Unexpectedly Intriguing!
September 1, 2010

At the beginning of August 2010, we used our model of the S&P 500 to make three predictions of where stock prices would go during the month. We predicted:

  1. The level the S&P 500 would average in the early part of the month (1123-1175).
  2. The average level of stock prices to which the S&P 500 would go next (1074-1127).
  3. The change in the year-over-year growth rate of stock prices that would be observed during the month (-0.175 to -1.979).

S&P 500 Average Monthly Index Value and Prediction Track Record with Accelerations Data Since January 2001, current as of 1 September 2010 The outcomes were:

  1. The average of the S&P 500's daily closing prices ranged between 1,123.16 and 1,125.86 from 2 August 2010 through 10 August 2010.
  2. Measured from when the S&P 500 peaked at 1027.79 on 9 August 2010, the average daily closing stock price for the S&P 500 through the remainder of August was 1076.42. The entire month of August saw the average of daily closing prices for the S&P 500 clock in at 1087.28.
  3. The change in the year-over-year growth rate of stock prices that would be observed during the month was -0.924.

For September 2010, we're once again inferring from stock prices that investors expect that the stock market will return lower dividends in the future, which for stock prices in September mainly means flat-to-lower stock prices. Our model would place the likely range for the average of the S&P 500's daily closing stock prices during the month to be between 1017 and 1071.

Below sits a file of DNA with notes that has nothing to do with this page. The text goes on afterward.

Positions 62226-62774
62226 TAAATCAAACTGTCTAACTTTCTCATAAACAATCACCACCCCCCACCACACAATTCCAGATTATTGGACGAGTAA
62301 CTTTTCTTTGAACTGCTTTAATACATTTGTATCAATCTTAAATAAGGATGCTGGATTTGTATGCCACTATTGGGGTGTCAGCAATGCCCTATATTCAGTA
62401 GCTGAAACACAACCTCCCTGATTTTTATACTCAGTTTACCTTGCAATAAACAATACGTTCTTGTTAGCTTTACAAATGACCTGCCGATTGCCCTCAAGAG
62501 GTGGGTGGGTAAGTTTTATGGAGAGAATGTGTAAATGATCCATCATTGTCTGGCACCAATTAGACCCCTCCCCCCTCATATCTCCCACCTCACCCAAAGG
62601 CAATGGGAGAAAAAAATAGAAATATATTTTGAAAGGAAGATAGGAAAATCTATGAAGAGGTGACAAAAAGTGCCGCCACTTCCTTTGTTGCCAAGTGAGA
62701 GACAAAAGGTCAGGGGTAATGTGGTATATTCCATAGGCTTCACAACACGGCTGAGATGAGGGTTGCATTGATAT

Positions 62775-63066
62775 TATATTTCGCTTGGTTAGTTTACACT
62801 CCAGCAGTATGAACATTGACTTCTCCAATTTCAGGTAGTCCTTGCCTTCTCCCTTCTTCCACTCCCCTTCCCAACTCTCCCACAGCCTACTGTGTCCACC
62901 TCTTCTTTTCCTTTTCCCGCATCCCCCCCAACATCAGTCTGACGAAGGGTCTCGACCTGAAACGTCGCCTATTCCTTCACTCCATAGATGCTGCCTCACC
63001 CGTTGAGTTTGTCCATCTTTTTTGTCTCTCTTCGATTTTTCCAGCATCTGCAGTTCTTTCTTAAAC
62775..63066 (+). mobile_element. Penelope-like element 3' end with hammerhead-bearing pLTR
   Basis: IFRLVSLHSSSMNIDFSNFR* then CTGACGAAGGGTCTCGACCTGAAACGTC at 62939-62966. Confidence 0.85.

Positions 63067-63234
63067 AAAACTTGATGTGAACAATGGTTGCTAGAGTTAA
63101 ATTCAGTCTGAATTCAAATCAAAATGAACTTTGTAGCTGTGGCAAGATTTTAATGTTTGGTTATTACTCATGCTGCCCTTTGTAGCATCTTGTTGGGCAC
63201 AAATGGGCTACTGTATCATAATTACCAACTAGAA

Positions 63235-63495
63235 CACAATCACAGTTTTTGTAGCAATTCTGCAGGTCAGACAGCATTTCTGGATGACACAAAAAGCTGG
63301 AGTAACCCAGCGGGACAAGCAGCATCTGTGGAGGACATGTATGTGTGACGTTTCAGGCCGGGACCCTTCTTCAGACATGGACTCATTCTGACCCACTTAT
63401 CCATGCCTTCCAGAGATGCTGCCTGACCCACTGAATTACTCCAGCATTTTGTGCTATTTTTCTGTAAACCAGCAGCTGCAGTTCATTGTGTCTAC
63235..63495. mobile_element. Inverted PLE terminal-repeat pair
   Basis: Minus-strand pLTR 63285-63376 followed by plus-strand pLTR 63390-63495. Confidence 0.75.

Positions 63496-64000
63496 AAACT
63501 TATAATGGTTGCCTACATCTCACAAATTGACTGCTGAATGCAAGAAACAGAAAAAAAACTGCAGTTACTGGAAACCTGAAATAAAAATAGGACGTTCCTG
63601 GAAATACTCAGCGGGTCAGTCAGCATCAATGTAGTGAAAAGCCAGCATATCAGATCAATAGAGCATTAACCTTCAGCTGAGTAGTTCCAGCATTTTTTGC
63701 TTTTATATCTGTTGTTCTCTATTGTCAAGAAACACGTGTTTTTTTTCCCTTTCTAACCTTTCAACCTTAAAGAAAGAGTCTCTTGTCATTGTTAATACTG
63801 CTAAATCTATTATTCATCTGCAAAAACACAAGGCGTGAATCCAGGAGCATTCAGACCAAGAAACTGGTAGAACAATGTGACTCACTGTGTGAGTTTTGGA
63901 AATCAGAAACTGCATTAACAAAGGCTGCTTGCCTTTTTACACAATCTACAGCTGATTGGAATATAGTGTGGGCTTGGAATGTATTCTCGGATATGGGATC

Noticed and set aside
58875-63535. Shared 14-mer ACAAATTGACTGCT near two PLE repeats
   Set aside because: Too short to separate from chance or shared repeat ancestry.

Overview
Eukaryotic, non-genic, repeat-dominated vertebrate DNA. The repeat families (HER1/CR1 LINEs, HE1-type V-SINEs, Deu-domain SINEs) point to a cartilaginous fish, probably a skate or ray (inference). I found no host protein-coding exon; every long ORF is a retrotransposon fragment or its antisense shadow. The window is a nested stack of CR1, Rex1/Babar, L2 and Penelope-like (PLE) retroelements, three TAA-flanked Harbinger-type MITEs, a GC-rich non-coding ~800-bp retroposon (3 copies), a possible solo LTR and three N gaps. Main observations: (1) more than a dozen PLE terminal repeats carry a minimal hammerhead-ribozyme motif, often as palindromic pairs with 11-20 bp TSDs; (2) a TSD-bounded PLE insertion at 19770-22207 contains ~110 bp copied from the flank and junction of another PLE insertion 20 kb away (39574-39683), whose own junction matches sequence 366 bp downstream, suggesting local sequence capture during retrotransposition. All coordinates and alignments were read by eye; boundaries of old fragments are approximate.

We're not going to offer a "where stock prices would go next" forecast since it's not much different (that forecast, tentatively labeled as "October" in our notes is slightly lower.)

We're also coming up on when companies will be most likely to be revising their forward-looking guidance for the end of the year and when we should start getting dividend futures data extending into September 2011.

Speaking of which, S&P's Howard Silverblatt has picked up on a change in momentum where stock market earnings are concerned, which he currently has noted in the S&P 500 Monthly Performance Data (free, registration required) in the S&P 500 Earnings and Estimates spreadsheet:

Q3, Q4 and 2011 have started to decline.

Second half economic reports and corporate guidance pointing to a slowdown; top-down still pessimistic, with bottom-up slightly down over the last week

No Sales Means No Jobs Means No Recovery http://tinyurl.com/347zy98

And on that cheery note, we'll borrow a line from Captain Capitalism and say "enjoy the decline!" We're really not that pessimistic (and honestly, only Captain Capitalism could be), but as long as we're there, we figure we might as well go all out!

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